Everybody’s Staring

Tap the Speaker icon to the left of the Play button to toggle between speakerphone and regular phone mode. That is, you can run the app
with your device laying on the table, or you can hold it to your ear for more privacy. Sometimes, especially in noisy environments, using phone
mode results in better speech comprehension.


On the American TV show Emergency! (1972-1979), the intrepid paramedics Roy and Johnny would be toned out for a call.
Arriving on scene, they would invariably remove their
trusty BioPhone and call up Rampart Hospital, where the on-call doc would guide them through the process of starting an IV
D5W and transporting the patient.

This app is for the budding EMT-B. It places you in the position
of the Rampart docs. Your EMT-B is calling from the scene and asking for instruction.

Your EMT can be ordered to:

  • Confirm scene safety;
  • Assess the patient (area-by-area);
  • Take vital signs (BP, pulse, etc.);
  • Check blood sugar;
  • Start CPR;
  • Provide oxygen;
  • insert OPAs or NPAs as needed;
  • Use an AED;
  • Ventilate with BVM;
  • Control C-spine;
  • Immobilize extremities (splint) or patient (backboard);
  • Assist the patient with Nitro, Epi-pen, or MDI;
  • Administer oral glucose;
  • Administer activated charcoal;
  • Control bleeding;
  • Transport the patient

Note that this app assumes a rather strict list of interventions appropriate to the EMT-B level – your protocols may allow you to do things this app will not,
out of the box. You can add stuff, though – we’ll get to that later.

Hearing Voices

Your EMT’s sex and age is dependent on the voices installed on your Android device, and which voice is “default”.

Complete instructions for adding, removing, updating or changing your device voices is beyond the scope of this app or help file, and varies
with the version of Android your device is using. Consult expert web assistance to add or change voices.

The app was developed and tested using SVOX Victoria UK English, SVOX Grace US English, and IVONA Amy UK English, but other voices are out there and should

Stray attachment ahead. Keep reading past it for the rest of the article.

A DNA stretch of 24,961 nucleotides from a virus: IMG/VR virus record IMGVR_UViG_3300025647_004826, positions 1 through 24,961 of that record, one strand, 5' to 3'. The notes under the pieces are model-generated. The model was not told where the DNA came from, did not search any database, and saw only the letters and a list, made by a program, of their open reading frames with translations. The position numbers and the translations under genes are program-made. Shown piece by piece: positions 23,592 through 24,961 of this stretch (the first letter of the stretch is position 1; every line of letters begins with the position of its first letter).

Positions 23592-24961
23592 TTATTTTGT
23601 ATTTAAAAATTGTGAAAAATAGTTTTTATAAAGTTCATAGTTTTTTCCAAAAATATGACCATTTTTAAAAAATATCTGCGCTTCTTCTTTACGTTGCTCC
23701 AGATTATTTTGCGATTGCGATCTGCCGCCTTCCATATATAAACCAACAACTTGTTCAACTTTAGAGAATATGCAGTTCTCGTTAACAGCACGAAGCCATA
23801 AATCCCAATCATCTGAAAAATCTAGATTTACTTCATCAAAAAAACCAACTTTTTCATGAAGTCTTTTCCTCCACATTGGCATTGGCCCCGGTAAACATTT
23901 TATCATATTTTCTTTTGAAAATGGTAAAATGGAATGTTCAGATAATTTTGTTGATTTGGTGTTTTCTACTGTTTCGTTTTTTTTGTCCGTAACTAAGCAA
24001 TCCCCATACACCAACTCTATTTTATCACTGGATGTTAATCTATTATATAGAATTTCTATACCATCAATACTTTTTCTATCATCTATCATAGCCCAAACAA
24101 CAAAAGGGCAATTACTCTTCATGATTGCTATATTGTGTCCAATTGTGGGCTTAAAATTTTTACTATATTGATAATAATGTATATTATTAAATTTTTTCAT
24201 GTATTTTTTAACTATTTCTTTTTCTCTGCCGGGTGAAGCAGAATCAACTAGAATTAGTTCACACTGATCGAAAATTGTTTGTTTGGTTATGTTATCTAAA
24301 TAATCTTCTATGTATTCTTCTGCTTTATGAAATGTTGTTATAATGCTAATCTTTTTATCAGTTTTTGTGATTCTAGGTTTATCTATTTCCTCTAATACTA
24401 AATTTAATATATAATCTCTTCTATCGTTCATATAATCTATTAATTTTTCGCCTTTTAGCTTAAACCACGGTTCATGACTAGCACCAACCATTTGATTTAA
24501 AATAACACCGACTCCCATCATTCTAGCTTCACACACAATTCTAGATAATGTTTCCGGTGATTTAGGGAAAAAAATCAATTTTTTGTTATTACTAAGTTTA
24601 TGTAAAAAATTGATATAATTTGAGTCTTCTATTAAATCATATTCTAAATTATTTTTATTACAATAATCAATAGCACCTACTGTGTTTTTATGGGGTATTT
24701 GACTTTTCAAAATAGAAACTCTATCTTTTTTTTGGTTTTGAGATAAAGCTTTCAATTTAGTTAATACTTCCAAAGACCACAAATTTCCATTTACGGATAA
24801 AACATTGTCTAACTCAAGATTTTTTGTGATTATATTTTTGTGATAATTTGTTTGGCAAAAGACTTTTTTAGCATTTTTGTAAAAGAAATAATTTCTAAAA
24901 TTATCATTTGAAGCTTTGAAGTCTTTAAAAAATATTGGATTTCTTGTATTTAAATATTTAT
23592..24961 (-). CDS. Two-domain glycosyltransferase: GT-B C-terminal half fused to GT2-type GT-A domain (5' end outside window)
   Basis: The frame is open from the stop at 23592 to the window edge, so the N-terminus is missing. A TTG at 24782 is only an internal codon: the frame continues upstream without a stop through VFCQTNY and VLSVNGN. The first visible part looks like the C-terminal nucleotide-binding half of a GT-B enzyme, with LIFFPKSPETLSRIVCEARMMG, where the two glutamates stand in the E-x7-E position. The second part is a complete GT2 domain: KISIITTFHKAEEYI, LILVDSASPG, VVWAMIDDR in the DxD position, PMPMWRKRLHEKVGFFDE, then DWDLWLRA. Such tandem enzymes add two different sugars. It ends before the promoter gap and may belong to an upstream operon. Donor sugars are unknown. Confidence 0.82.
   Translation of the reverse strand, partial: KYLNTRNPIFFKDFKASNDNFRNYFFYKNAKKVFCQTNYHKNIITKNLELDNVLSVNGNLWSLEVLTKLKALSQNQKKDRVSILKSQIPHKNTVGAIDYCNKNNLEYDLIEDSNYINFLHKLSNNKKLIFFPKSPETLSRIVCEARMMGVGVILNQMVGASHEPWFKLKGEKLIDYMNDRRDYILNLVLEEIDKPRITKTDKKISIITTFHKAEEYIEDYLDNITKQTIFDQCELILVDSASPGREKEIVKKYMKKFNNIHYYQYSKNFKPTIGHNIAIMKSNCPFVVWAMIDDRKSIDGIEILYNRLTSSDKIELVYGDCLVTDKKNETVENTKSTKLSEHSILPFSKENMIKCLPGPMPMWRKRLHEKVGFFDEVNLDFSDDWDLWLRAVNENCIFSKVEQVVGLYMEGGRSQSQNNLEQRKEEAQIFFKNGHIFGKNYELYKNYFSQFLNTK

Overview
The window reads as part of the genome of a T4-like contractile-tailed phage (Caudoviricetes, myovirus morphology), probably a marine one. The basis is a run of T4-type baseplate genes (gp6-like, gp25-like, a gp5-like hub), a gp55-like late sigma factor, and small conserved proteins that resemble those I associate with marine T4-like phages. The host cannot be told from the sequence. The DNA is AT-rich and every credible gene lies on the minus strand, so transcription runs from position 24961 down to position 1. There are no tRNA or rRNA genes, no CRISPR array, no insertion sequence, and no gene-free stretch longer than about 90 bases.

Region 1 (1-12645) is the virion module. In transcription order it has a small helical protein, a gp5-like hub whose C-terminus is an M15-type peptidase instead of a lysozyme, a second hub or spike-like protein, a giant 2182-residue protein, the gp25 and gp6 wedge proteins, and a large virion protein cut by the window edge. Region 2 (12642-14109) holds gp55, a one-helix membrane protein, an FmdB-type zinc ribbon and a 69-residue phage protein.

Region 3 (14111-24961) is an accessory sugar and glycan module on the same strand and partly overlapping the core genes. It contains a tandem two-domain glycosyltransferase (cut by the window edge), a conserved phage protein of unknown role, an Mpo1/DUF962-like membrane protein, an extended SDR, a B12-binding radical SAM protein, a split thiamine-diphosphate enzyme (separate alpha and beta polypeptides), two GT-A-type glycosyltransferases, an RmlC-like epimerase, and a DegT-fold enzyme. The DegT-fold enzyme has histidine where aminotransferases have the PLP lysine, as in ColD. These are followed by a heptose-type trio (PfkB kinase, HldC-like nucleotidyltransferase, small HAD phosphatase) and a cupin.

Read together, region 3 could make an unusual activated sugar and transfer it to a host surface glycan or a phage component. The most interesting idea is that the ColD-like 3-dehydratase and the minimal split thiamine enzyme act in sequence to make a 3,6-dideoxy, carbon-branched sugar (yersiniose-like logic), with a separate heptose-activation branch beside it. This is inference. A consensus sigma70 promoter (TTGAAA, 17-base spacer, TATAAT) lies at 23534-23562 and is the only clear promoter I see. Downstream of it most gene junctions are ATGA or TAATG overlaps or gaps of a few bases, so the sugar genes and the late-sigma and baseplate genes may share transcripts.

work as well.

Them’s Fightin’ Words!

One of the permissions required by the app is Network permission, so the voice recognition in Android can communicate with Google. It is
Google which returns what you said (or what it thinks you said).

If the app doesn’t understand something, it may sometimes ask, “Sorry did you just say…” and read back what Google supplied.
What Google supplies is sometimes WAY off the mark, and can at times be offensive. Just puttin’ that out there, it wasn’t us, honest.

Sample Play Dialogue

(Player hits the PLAY button)

  • Medic 52 here. We’re at a household where a mother suspects her toddler of eating cleaning agents. What are your orders?
  • Hold old is the patient?
  • The patient is 3 years old.
  • Is this patient male or female?
  • The patient is male.
  • Is the patient awake or alert?
  • He’s alert and oriented times 3.
  • What’s his pressure like?
  • BP 120/80
  • How about breath rate?
  • He’s breathing 30 times a minute
  • Okay. Put him on oxygen using a non-rebreather at 10 liters per minute.
  • Okay, he’s on oxygen. What next?
  • Check the patient’s heart rate, please.
  • Pulse is 80
  • Is he allergic to anything?
  • He has no known allergies.
  • Does he take any medications?
  • He was taking Tylenol last week for a fever, but no current medications.
  • Listen to his lung sounds, please.
  • Breath sounds are clear.
  • Check the patient’s abdomen
  • His abdomen is unremarkable
  • Okay. Well, go ahead and bring him to the hospital.
  • Okay, see you in 10 minutes.

Menu stuff

Newer devices are moving away from
actual keys. If your device has a menu button, it should work, or you can use
the icon. Here you have alternate ways to go to the next or
previous scenario (you can also do this by swiping left/right on the main screen), select a random scenario, or edit the current scenario.

Doing Things Your Way

This app will work “right out of the box”, with about 30 scenarios ready to go.

The Edit area allows you to add new scenarios or change existing; you cannot delete scenarios from here. If you really don’t like a particular scenario,
just overwrite it. Make as many changes as you like. Go nuts.

Pressing Menu -> Edit brings up the current scenario for editing.
On the left are the key values. Since real-life scenes can get weird, very little data validation is done during data entry. For instance, no
attempt is made to validate a blood pressure. You can set it to “120/80”, “50 over palp”, or “He’s dead, Jim.” It’s all good.

All changes are made
to a “sandbox”. When you’re done editing, you need to press Menu -> Save to actually save the changes. If you wish, you can exit the Edit menu
and run through the scenario with your changes first to see if you like them.
Most items on the edit screen are self-explanatory, except perhaps BGS (background sounds, and now it’s clear.)

So, you’ve got scenario #1, female abdominal pain. She’s 36 years old, but you want to make her 99. Menu -> Edit, tap the age, enter your
desired number, click OK. This puts your change into a sandbox. Back out and hit PLAY to try it out, or not. Menu -> Save to keep the change.